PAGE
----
LinkedIn can often seem like just a virtual resume. It’s easy to skim someone’s experience and move on. In reality though, LinkedIn offers more than meets the eye when it comes to vetting a potential employee. So what exactly can a hiring manager learn from LinkedIn?
Intangibles are key things hiring managers learn from LinkedIn. The way a person describes the companies they’ve worked for, the positions they’ve held, and the career path they’re on all points to what a candidate values. Finding a potential employee that demonstrates leadership skills, seen in clubs or memberships, can be a great indicator that they will be a good fit for a self-motivated position. Additionally, especially in sales, the ability to create personal relationships is something that is hard to demonstrate, but can easily be seen in recommendations. Finding alternative means to source intangibles can help hiring managers vet out candidates before interviewing.
For a sales position, a job seeker needs to have and be able to build connections. Looking at a candidates quantity and quality of their connection can show how well they leverage their network. Did they have a mutual connection reach out to you? Do they have a large connection in the area or industry? Have they only just created a LinkedIn recently? These types of questions hone in on how the job seeker operates in the professional networking world, how comfortable they are reaching out to people, and how focused they are when it comes to maintaining quality relationships.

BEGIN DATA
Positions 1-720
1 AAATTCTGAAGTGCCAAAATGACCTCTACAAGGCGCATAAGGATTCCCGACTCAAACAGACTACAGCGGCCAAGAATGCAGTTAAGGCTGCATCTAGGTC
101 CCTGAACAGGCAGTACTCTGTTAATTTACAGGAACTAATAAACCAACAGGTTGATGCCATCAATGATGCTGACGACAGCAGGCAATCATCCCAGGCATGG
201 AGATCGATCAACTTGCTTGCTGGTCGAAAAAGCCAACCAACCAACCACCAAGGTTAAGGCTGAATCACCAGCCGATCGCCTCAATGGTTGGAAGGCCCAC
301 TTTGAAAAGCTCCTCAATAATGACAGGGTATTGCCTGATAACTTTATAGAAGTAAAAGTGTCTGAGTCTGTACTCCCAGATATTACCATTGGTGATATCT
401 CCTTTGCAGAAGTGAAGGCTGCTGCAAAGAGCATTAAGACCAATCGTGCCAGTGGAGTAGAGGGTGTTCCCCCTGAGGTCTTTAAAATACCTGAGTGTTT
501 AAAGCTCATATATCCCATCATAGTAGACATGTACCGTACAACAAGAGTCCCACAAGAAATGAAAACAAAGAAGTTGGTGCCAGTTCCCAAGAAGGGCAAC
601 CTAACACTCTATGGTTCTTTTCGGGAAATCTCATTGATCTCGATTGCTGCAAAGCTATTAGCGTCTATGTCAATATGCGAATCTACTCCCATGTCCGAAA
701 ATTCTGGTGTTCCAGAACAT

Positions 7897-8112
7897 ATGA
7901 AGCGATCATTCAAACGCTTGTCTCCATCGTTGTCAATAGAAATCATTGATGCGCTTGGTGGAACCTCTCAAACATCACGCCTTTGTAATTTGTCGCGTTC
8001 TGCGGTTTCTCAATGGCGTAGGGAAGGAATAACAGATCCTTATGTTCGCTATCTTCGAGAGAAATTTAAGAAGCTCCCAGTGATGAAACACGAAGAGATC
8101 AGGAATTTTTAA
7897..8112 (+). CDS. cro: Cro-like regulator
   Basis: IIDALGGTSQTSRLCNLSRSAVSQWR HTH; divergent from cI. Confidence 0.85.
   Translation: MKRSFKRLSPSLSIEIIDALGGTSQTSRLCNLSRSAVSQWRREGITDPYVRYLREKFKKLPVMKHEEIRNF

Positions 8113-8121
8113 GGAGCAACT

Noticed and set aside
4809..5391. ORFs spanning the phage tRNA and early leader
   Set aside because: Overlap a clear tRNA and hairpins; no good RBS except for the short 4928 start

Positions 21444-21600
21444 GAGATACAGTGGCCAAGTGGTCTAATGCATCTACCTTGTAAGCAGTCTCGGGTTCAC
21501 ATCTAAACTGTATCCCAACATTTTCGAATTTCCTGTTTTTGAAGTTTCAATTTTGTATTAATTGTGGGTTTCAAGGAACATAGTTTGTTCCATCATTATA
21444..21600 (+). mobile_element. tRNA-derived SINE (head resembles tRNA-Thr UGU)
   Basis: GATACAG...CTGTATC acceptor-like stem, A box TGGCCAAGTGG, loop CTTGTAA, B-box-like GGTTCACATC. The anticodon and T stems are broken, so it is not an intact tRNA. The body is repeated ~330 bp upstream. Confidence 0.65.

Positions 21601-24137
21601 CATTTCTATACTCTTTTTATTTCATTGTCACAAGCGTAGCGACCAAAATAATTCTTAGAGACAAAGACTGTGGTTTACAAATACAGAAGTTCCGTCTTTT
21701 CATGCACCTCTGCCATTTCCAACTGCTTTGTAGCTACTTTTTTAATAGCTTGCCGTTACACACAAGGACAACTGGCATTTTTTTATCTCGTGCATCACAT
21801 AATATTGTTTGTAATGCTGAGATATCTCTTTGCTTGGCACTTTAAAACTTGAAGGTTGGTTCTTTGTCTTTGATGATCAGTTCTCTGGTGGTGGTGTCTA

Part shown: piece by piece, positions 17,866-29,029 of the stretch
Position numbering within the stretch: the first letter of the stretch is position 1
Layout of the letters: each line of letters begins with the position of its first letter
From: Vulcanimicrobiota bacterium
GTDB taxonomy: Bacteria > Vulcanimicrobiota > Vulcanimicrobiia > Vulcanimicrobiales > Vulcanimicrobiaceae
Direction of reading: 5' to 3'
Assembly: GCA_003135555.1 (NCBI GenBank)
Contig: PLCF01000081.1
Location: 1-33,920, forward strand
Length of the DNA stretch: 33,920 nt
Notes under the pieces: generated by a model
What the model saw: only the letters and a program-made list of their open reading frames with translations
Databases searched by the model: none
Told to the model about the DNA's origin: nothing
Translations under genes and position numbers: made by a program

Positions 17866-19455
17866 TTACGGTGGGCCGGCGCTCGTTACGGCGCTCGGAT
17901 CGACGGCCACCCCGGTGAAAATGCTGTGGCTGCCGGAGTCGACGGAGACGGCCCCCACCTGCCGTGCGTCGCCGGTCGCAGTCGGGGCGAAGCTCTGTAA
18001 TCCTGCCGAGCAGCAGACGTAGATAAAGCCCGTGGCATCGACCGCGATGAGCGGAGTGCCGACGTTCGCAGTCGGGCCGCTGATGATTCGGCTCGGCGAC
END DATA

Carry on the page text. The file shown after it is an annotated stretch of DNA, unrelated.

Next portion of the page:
While sales experience might seem apparent in someone’s job description bullets, there are other ways to see someone’s selling ability. First, looking at a profile picture is a great way to see how a candidate views themselves and professionalism. Reading through roles and experiences looking for dynamic metrics is also important. These aspects of a person’s profile are completely customizable. They offer a job seeker the means to create a true picture of himself or herself as an employee, and should be convincing to a potential employer. If you’re looking at a profile that doesn’t have any discerning features, they aren’t taking the idea of selling themselves seriously.
Lastly, hiring managers learn from LinkedIn all about a potential employee’s personal interests. What clubs and key individuals a job seeker follows highlight values and passions. If they take the time to list their personal interests on their profile, the candidate has a reason for doing so. These interests are great points to touch on in an interview, compare to the company’s mission, and build out a culture outline.